Members of the community, the voluntary sector – and our own tireless Digital & Customer Services teams – have worked tirelessly over the past 18 months on helping people who don’t have a digital device or connectivity.
A REAL silver lining of COVID is that the UK has made five years’ worth of progress in one year in terms of its digital engagement: a further 1.5 million more people are now online, increasing the percentage of people online from 92 pe cent in 2020 to 95 per cent in 2021.
But: those who are not engaging effectively with the digital world are being left behind – and this is leading to an increasing digital divide and giving rise to inequalities in access to opportunities, exacerbating digital poverty.
In 2021, there remains 2.6 million people completely offline, 39 per cent of whom are under the age of 60: dispelling the idea that all offline people are older, with 11.9 million adults still lacking essential digital skills.
The pandemic has exposed systemic weaknesses in digital infrastructure, digital skills, digital poverty for all age groups – and further isolated those with existing vulnerabilities, such as mental and physical disabilities, and those socially excluded and already in financial poverty.
Taking the lead in Brum
Birmingham has seen an improving position over recent years: and has now moved to 91.4 pe cent (2019) from 88.6 per cent (2018) being digital included.
Digital & Customer Services has taken the lead in bringing together council teams, and the voluntary and commercial sector, to tackle this – and has facilitated the co-production a city-wide Digital Inclusion Strategy and Action Plan, following workshops and consultations with city partners and stakeholders.
This two-year city Digital Inclusion Strategy – set to be launched on 30 November – outlines how we can join up services, challenge inequalities, and make the most of all the skills and opportunities we already have in our city. Some examples include:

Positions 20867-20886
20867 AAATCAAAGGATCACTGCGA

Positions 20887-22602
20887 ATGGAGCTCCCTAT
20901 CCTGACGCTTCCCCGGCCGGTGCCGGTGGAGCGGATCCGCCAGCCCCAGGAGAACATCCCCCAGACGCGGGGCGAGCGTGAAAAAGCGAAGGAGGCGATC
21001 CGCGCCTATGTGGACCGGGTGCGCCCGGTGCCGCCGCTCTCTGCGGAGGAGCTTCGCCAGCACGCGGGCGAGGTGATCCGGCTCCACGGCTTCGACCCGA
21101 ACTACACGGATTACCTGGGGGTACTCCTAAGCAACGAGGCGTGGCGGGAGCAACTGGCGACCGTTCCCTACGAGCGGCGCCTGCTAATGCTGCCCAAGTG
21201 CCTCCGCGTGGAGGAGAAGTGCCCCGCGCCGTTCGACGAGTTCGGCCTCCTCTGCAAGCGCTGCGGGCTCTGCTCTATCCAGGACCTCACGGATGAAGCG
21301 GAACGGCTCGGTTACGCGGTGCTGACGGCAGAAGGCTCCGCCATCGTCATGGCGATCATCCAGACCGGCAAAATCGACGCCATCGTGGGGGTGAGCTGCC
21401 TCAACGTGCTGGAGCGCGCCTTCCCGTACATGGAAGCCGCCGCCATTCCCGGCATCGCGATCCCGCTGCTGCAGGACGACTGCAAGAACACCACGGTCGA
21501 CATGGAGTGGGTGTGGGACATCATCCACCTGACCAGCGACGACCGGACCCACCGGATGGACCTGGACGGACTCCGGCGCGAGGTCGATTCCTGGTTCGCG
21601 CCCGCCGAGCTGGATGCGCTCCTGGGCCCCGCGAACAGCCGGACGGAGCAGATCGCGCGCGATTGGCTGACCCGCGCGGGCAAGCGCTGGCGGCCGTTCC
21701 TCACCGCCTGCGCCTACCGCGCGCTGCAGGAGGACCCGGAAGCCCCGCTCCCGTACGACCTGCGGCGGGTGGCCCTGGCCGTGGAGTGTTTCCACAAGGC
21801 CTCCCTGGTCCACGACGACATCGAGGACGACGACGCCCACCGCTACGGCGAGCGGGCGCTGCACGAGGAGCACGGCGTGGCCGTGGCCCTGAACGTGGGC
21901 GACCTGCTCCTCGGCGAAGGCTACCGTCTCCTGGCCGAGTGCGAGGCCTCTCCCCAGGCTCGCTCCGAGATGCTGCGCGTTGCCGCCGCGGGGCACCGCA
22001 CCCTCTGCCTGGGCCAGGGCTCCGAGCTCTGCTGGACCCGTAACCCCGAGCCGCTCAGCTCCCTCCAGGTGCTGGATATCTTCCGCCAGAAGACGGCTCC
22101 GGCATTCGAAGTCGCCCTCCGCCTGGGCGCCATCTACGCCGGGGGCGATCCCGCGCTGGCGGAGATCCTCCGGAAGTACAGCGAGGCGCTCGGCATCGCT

- Supporting the establishment of the West Midlands Coalition for Digital Inclusion – to share good practice and connect practitioners together
- Securing £0.5million for a Computer Loan scheme as part of the PURE2 project to provide connectivity and devices for vulnerable citizens
- Supporting the Digital Education Partnership to deliver more than 1,000 devices to the vulnerable school children who were ineligible for the Department for Education IT scheme
- Distributing, FREE, 647 council desktop computers to charities and community organisations as part of our ‘Computers for Good causes’ initiative
And, it is this latter initiative that is starting to have a far-reaching effect across Birmingham: with 85 charities and community groups within Birmingham and the wider West Midlands signed up for support.
Organisations signed up include: refugee support and homelessness groups, diaspora community support (for example, helping the Angolan community), religious community organisations (for example, mosques, church groups and Sikh gurdwaras), older people’s support and inclusion groups (such as Age UK), children’s support (E.g. Barnardo’s), mental health organisations, women’s refuge and domestic abuse support, plus disability support organisations: with 51 of these organisations collecting desktops, laptops, screens, keyboards and mice to-date!
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